on the totality of the stipulated record, the signature found on the Letter 950 does not demonstrate written managerial approval of the contents of the enclosed RAR, including the asserted accuracy-related penalties. Specifically, petitioners note that the Letter 950 was mailed to them on July 8, 2016, with an enclosed RAR asserting penalties or additions to tax under four distinct Code provisions. The stipulated record, petitioners argue, proves that the first review of the penalties and additions to tax asserted in the RAR did not occur until August 30, 2016, and, once that occurred, GM Relf found errors with respect to the penalties and additions to tax. Accordingly, petitioners argue that when GM Relf signed the Civil Penalty Approval Form on October 18, 2016, he expressly disapproved of two additions to tax that were purportedly the subject of his approval when he signed the Letter 950 on July 8, 2016, and he approved revised amounts of the other penalties and additions to tax. This later and express disapproval, petitioners contend, is the type of contrary evidence that precludes a conclusion that GM Relf’s signature on the Letter 950 approved the contents of the RAR. On the contrary, petitioners insist that the “most logical conclusion [to be drawn from the stipulated record] is that the group manager did not view the Letter 950 as an approving document and did not view the signing of the Letter 950 as an event which triggered his responsibility to review the penalties.”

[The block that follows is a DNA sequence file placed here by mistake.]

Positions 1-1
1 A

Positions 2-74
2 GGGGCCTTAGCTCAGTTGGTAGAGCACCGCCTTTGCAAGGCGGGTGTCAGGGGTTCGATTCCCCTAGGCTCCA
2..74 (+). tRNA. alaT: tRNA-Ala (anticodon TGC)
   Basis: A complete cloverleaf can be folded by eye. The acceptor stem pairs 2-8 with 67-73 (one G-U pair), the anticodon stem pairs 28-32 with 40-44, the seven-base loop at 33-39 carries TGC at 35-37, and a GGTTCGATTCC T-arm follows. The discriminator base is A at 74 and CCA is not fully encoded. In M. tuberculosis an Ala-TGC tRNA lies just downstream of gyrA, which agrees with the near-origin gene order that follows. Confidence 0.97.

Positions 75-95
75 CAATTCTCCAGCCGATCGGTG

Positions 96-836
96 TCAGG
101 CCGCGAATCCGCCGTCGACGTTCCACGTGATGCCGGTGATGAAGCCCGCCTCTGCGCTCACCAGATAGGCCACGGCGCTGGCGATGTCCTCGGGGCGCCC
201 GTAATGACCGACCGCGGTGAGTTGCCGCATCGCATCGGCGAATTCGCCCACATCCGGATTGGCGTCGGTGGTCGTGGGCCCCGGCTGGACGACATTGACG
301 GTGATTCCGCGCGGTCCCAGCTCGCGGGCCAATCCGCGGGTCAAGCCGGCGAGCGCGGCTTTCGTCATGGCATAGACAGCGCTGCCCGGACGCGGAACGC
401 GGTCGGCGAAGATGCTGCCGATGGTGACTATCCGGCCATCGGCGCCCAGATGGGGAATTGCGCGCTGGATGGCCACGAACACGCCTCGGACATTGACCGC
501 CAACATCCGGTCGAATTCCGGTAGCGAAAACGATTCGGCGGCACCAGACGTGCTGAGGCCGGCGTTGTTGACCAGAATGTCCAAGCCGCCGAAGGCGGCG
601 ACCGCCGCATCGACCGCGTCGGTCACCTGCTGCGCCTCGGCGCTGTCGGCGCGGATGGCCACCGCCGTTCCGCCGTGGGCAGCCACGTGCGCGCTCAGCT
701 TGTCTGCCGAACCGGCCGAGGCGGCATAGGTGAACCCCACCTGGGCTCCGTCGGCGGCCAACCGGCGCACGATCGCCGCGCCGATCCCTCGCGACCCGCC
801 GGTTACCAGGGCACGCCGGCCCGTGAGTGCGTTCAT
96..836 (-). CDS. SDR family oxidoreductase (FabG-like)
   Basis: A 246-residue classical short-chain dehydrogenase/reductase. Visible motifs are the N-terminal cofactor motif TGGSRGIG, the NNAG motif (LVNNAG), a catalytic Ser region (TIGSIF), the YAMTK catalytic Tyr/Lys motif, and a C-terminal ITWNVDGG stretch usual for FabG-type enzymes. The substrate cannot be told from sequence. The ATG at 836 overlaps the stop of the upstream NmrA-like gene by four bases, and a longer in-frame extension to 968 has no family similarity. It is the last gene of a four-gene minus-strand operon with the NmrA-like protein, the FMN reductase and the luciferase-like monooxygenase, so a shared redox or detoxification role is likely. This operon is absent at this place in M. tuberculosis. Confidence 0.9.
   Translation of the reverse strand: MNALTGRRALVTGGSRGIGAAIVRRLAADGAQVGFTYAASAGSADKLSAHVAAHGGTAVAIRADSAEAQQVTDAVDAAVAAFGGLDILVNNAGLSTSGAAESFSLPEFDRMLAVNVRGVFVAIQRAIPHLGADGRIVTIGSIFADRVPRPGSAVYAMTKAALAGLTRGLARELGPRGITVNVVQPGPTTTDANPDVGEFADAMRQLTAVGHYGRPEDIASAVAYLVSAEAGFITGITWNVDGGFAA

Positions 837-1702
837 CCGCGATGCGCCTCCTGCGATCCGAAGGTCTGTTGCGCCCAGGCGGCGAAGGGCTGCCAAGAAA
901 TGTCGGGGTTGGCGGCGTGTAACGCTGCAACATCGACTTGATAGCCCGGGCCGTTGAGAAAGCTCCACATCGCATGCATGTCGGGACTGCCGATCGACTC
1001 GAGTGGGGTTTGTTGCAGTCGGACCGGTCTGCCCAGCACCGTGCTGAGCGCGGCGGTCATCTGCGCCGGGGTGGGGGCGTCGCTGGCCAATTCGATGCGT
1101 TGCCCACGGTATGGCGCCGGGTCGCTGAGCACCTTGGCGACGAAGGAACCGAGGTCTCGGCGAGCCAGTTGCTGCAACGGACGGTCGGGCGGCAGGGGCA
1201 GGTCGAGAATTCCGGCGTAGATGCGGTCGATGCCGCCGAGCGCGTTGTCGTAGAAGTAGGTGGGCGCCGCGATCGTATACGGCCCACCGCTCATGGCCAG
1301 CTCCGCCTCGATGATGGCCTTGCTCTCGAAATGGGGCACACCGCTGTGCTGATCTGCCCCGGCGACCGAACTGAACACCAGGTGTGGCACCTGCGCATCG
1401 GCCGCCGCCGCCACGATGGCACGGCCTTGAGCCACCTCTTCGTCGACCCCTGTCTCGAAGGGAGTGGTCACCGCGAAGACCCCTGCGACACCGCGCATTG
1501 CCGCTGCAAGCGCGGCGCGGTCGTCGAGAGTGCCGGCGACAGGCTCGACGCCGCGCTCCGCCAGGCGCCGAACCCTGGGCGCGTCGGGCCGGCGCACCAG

The Court finds for the IRS because the evidence showed that the manager signed the initial correspondence.  Basically, the Court harks back to earlier cases in which taxpayers sought to have the court look behind the approval.  The Court has consistently rejected efforts by petitioners to have it look behind the approval to see if the manager made a good decision or an informed decision.  It simply looks to see if the manager signed.  If the manager signs the approval form with his or her eyes closed, that will be good enough.